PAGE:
A scroll  illustration of an early Japanese tent.
Picture 4: a clearer detail of the left hand AKUNOYA shown in Picture 3 above. The left hand guy line has been added with "Paint Shop Pro" to show how it should look when not obscured by a JIN-MAKU (camp curtain).

Basic Design

The basic form for an AKUNOYA is a rectangular ground plan with a ratio of just under 1:2 up to not quite 1:3. Like Japanese architecture, tent sizes seem to be based around TATAMI, the straw mats used for the flooring of the homes of the wealthier classes, a space being defined by the number of mats used to cover it. Each TATAMI being on average 6' x 3'. Conveniently the SHAKU, the Japanese unit of measure used for TATAMI equates to just under 12" or to be precise 303mm. The result is that AKUNOYA typically start at just under 10' x 20' through to circa 12' x 33'. Their ends are straight up straight down, whereas their long sides rise to about 6'-7' and then become a gently "pitched" roof at an angle of circa 67° down from the vertical, a ratio of 1 in 2, with a central ridge pole at their apex, ending up looking somewhat like a modern European marquis. However the tell tale features that distinguish them from European tentage, is the fabric width, it's colourful patterns, the wooden frame and reduced number of guy lines. Also in earlier versions the ends of the roof sections were not sealed, leaving a large triangular ventalation hole, see Picture 4. Note that AKUNOYA are never truely square in shape, as four is an unlucky number. "SHI" one of it's pronounciations is the same as the word for "death". Also the Japanese value asymetry in design, thus you get boxes with a lacquer design off to one side only.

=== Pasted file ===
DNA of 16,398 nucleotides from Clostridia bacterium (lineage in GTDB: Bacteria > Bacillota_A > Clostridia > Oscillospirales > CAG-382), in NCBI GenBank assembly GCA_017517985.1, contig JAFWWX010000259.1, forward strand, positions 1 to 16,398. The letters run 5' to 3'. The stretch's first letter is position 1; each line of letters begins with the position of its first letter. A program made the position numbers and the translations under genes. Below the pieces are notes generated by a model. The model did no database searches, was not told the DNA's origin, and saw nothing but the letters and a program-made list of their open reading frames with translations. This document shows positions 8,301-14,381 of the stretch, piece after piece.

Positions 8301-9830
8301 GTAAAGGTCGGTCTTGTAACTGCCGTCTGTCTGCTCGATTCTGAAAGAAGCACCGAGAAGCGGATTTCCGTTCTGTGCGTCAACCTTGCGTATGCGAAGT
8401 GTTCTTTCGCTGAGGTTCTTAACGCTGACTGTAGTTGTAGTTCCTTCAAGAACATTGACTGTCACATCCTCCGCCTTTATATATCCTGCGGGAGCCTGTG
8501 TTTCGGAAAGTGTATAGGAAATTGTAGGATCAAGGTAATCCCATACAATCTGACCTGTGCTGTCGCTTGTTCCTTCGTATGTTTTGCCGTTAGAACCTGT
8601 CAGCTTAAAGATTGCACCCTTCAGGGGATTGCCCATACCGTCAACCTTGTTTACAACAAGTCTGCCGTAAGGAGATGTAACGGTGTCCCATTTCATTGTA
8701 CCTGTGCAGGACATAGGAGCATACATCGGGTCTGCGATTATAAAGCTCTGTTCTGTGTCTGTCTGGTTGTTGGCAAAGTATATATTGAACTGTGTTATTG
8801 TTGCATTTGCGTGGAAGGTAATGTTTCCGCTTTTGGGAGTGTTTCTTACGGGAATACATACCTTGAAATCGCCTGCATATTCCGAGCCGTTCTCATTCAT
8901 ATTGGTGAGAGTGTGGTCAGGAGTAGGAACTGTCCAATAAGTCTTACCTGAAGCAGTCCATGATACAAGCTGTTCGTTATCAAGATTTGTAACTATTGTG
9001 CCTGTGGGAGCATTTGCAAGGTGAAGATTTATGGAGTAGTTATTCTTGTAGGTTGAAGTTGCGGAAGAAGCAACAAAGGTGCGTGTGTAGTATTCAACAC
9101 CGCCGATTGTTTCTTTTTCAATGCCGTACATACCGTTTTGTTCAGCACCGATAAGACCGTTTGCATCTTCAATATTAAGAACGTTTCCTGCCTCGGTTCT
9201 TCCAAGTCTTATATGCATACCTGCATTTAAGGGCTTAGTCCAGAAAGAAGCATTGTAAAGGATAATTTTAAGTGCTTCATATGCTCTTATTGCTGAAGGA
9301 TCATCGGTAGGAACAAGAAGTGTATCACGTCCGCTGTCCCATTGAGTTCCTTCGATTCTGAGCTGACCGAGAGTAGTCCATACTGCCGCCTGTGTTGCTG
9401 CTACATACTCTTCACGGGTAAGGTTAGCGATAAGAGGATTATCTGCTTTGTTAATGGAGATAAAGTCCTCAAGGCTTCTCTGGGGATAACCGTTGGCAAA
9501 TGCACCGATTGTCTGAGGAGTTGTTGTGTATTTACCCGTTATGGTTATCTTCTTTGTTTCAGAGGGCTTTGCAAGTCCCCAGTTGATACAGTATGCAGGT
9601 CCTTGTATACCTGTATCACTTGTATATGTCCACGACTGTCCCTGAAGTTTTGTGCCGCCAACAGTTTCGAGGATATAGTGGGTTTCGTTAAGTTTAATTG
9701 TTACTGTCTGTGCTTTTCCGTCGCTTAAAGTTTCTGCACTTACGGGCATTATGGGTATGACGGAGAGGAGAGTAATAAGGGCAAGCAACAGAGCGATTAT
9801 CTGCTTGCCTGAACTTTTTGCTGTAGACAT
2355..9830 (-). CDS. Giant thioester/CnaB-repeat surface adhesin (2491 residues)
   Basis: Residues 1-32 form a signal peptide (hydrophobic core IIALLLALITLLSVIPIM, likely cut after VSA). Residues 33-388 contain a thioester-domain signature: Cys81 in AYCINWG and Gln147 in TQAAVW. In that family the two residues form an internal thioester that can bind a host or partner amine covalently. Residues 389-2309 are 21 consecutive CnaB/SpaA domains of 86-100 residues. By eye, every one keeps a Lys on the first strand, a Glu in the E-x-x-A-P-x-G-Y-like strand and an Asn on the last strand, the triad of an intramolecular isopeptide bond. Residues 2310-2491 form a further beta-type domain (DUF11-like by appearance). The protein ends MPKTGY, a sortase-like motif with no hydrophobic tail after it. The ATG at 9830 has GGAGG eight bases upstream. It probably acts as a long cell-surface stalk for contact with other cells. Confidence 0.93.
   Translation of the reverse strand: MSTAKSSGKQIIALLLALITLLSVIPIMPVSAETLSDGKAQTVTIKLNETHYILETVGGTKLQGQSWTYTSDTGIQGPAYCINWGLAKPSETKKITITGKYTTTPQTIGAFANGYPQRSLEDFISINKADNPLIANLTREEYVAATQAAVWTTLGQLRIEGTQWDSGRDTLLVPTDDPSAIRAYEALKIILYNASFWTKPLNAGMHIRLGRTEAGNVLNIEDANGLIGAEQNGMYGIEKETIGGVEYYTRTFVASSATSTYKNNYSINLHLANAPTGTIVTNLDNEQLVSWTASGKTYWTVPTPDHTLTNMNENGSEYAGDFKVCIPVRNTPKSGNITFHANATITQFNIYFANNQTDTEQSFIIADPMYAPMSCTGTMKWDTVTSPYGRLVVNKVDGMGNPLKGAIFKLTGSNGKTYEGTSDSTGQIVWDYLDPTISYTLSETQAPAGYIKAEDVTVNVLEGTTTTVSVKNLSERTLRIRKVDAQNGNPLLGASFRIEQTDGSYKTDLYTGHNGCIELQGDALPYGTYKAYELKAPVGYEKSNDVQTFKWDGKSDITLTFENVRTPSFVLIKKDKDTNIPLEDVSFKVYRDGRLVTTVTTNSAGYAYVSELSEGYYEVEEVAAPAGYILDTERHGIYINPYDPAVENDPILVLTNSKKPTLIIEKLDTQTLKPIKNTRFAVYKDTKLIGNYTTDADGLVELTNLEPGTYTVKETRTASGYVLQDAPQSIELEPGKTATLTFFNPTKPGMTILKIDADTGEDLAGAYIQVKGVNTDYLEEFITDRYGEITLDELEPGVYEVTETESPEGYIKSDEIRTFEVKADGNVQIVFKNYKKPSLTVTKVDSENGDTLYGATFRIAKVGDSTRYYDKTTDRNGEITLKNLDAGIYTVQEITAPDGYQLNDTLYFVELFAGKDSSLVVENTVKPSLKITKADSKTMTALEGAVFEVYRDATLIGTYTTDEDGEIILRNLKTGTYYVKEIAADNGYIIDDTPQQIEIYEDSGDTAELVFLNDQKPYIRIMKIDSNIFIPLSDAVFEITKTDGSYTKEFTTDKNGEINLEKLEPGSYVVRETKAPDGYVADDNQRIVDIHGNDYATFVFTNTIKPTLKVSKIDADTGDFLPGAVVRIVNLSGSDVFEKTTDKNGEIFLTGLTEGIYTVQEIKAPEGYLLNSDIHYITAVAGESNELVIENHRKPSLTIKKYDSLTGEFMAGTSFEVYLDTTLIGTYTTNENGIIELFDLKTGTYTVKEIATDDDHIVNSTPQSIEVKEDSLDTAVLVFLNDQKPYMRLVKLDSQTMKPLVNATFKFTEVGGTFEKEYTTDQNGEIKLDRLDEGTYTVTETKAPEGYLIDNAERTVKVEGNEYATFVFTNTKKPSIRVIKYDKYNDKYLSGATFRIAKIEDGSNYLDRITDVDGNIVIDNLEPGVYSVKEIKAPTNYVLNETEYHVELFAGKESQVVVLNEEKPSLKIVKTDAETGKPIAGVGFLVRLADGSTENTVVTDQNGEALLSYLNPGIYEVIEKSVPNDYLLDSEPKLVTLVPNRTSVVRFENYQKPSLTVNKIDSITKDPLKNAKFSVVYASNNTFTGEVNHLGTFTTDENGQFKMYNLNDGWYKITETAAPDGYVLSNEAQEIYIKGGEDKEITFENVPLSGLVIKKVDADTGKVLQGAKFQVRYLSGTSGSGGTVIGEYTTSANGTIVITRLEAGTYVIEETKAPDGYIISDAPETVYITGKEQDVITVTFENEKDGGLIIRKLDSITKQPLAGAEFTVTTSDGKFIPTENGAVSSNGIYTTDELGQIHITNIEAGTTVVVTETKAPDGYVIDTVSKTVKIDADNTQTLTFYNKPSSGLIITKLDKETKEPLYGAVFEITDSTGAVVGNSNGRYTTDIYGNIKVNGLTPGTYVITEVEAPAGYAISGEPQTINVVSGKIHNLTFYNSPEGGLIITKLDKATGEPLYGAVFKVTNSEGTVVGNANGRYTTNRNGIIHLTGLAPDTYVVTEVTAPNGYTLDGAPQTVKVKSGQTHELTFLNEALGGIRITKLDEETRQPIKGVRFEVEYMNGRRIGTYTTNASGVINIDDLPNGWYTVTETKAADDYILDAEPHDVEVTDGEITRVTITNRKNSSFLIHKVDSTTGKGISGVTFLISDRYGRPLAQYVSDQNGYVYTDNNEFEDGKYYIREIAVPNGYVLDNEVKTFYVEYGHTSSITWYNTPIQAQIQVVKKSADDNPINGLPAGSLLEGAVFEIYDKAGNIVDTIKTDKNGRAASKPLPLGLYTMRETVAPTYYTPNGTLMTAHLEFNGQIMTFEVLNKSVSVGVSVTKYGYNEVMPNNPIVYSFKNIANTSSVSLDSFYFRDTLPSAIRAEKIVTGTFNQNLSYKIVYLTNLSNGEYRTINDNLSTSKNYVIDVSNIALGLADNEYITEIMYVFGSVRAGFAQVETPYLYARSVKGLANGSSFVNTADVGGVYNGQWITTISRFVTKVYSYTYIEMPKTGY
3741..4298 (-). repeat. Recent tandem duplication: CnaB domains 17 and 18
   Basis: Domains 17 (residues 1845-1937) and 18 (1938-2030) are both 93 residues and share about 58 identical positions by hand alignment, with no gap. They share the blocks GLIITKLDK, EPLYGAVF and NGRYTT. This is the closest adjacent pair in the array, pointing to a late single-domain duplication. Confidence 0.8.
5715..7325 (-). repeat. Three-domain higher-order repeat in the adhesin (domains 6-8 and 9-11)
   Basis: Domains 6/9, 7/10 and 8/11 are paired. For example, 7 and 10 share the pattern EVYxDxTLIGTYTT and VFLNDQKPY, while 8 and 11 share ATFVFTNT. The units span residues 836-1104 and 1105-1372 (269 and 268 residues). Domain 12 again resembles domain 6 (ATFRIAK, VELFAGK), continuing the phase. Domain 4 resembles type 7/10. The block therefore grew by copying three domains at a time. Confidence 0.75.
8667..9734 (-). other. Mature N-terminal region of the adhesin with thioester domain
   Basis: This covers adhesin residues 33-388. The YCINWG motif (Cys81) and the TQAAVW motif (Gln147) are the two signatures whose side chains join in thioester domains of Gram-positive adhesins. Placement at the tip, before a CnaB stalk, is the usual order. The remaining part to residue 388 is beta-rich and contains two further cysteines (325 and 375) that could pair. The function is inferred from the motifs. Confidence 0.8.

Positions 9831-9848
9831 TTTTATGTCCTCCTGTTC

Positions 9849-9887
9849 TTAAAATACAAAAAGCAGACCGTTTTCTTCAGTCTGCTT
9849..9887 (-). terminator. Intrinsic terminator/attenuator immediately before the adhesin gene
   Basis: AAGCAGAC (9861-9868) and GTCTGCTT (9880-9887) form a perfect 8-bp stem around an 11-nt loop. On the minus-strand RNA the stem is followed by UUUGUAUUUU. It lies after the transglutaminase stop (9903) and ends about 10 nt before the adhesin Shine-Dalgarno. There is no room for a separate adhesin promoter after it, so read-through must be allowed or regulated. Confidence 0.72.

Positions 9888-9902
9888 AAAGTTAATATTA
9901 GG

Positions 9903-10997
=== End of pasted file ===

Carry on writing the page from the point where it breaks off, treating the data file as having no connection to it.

As with all Japanese textile products the original fabric was made on a very narrow loom, that produced a panel width of around 16"-18" in our period. Thus these panels were used to assemble AKUNOYA in various types of stripy pattern. A bolt of cloth was about 40'-45' long, which to some degree dictated the resulting overall size, although I suspect that special lengths were woven for such unusual purposes as a warlord's tent. Modern day "traditional" Japanese textiles are made in an extremely narrow width, circa 14", and are marketed as an "art" product, both factors of which render it unsuitable for our purposes. As to the actual materials used, hemp, linen or even cotton would seem to be the norm. The use of silk for tentage is unlikely, as this precious textile was needed for the manufacture of quality clothing. The weight of the fabric used would have probably been somewhere between 5oz and 14oz. Our proposed commercially made one will be made up out of 12-14oz fabrics, as these will better repel heavy rainfall.